BP denies union claims workers not safe at Kwinana refinery
BP is defending itself against claims made by the Australian Workers Union WA that it’s members “no longer feel safe at work” after an incident at Kwinana’s BP refinery on July 30 left two workers injured.
A BP spokesman confirmed two staff members were taken to hospital and treated for minor injuries following the incident, while another employee was also taken to hospital later in the afternoon as a precaution.
But he said incidents “like this (on July 30)” were “extremely rare”.
“We take any injury, no matter how minor, very seriously,” he said. “We are committed to ensuring everyone working in our operations possesses the appropriate training to undertake their role and we encourage a safety culture where everyone feels comfortable to speak up or stop the job on safety grounds.”
The response comes after Australian Workers’ Union state secretary Brad Gandy recently called out BP for “ignoring” workers’ concerns about safety and the increasing number of process-related incidents at the site.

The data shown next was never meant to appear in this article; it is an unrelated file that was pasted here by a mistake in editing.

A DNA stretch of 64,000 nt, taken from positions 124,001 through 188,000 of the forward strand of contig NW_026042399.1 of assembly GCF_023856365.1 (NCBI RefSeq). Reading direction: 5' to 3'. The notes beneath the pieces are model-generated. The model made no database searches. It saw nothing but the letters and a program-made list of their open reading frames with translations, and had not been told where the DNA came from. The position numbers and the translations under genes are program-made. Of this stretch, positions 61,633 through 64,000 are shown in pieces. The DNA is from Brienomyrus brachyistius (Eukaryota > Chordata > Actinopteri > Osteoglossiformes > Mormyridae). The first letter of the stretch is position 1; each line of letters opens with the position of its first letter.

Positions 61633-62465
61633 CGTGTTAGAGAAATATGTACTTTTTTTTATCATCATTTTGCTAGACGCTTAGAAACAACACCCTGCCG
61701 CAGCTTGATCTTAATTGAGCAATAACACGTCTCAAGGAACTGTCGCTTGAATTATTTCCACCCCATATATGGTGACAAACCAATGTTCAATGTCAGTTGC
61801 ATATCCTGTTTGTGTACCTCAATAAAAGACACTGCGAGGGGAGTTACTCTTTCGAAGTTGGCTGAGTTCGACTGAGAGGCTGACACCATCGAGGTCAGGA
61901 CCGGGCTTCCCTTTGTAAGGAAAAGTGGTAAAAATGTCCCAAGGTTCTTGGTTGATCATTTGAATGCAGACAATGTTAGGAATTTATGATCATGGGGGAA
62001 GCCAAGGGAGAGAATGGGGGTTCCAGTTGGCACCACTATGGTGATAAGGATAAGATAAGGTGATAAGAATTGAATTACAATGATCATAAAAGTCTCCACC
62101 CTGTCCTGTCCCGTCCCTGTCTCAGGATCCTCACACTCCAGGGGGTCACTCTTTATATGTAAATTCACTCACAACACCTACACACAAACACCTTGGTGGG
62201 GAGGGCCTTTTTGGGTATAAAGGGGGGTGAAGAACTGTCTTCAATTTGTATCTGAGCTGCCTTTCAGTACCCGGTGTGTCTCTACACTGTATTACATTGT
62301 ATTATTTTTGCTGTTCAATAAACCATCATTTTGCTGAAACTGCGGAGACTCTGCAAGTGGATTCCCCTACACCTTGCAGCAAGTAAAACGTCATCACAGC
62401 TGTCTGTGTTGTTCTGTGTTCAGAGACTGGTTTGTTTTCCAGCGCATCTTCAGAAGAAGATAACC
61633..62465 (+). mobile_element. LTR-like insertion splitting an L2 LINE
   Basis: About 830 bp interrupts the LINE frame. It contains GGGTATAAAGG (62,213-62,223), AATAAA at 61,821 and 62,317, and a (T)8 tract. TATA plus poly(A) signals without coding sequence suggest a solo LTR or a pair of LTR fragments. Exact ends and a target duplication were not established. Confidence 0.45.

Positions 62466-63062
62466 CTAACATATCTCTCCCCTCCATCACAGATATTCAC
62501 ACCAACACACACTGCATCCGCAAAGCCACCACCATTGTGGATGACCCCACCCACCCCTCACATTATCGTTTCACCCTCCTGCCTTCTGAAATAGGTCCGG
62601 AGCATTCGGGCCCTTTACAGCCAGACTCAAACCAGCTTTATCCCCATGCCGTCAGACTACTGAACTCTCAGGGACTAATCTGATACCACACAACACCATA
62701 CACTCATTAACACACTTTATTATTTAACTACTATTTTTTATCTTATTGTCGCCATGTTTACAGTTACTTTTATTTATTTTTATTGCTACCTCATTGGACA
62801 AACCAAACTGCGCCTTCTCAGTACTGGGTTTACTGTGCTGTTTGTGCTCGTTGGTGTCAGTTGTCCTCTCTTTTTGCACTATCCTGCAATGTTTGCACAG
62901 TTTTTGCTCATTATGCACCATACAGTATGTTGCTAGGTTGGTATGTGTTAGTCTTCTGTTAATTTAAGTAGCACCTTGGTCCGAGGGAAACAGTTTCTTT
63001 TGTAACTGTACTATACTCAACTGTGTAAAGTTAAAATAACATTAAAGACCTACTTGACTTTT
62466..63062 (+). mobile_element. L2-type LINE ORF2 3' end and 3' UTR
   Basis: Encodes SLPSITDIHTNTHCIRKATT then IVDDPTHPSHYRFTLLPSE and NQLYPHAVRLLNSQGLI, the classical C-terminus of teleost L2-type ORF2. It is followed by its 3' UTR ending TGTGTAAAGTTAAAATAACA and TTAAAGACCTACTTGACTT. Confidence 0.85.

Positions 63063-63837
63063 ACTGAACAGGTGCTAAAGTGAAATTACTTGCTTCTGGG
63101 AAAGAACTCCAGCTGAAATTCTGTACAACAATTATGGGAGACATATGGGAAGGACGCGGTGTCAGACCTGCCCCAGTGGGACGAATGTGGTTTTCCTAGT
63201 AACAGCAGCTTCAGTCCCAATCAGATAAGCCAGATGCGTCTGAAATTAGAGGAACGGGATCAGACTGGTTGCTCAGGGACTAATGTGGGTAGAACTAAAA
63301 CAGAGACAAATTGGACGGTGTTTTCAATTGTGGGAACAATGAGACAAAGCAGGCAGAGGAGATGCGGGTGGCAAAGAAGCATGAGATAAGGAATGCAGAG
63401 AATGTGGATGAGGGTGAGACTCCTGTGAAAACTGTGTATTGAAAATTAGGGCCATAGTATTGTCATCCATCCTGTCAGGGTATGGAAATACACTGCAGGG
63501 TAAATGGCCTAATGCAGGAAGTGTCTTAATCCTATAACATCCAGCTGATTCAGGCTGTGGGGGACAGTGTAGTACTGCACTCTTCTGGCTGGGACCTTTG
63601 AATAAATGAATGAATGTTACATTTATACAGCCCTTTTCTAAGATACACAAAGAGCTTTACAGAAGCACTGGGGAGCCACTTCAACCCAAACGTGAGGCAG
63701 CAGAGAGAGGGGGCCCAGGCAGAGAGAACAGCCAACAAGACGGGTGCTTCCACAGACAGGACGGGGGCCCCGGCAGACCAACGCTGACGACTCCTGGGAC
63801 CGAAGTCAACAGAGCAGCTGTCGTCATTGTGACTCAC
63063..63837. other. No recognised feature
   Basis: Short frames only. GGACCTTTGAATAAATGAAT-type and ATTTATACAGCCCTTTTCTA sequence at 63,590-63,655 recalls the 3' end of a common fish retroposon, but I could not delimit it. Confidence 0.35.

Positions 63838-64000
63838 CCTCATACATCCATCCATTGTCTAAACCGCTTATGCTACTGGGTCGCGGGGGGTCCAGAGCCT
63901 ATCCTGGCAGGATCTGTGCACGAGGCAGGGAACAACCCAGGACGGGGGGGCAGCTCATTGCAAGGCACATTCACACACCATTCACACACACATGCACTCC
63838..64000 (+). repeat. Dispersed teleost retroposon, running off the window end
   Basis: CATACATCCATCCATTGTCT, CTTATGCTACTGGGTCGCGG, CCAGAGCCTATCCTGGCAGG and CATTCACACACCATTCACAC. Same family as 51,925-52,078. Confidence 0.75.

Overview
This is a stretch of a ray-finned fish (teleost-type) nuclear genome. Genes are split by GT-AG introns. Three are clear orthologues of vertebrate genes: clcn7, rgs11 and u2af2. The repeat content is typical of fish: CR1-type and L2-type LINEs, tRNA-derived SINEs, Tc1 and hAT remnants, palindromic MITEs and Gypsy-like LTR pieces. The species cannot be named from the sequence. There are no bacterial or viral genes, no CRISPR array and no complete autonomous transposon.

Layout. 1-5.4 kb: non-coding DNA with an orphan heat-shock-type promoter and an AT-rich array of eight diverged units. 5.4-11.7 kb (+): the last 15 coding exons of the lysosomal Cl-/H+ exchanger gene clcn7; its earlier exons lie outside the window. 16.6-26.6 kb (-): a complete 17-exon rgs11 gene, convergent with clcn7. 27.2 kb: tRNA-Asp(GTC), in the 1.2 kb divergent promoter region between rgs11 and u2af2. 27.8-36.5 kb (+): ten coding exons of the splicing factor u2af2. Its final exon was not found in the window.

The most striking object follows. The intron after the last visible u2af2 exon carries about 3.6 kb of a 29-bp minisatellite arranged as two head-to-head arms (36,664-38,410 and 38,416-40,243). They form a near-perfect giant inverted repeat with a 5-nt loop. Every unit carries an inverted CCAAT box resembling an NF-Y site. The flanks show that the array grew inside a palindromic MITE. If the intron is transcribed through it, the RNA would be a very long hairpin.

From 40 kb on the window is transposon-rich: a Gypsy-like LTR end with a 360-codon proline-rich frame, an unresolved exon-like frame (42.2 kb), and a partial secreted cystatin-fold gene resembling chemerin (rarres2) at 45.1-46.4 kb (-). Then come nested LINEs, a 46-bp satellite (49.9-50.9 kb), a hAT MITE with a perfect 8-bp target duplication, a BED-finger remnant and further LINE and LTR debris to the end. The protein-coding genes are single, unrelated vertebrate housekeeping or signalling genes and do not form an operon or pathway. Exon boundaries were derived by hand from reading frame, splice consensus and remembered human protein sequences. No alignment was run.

He said members wrote to BP on April 13 — about three months prior to the incident which left two workers in hospital — raising several safety concerns including a lack of procedures and appropriate risk assessments to carry out high risk tasks, and multiple incidents resulting in steam and acid leaks.
He said BP did not address or resolve any of the attempts made by AWU WA members on April 13 or 16, and on July 3 or July 17. On July 19 BP management advised members that they were “very busy” and unable to meet until a Fair Work Commission hearing in relation to a workplace dispute was completed.
A BP spokesman confirmed BP received email correspondence from an employee on April 13, and provided an initial update, followed by a comprehensive response on April 18.
But Mr Gandy labelled BP’s response as “corporate weasel words” which gave no comfort to local employees.
“Families in this town (Kwinana) deserve to know that when their loved ones go to work at the refinery they will come home safe,” he said.
“Nothing should ever be prioritised above the safety of workers. Nothing.”
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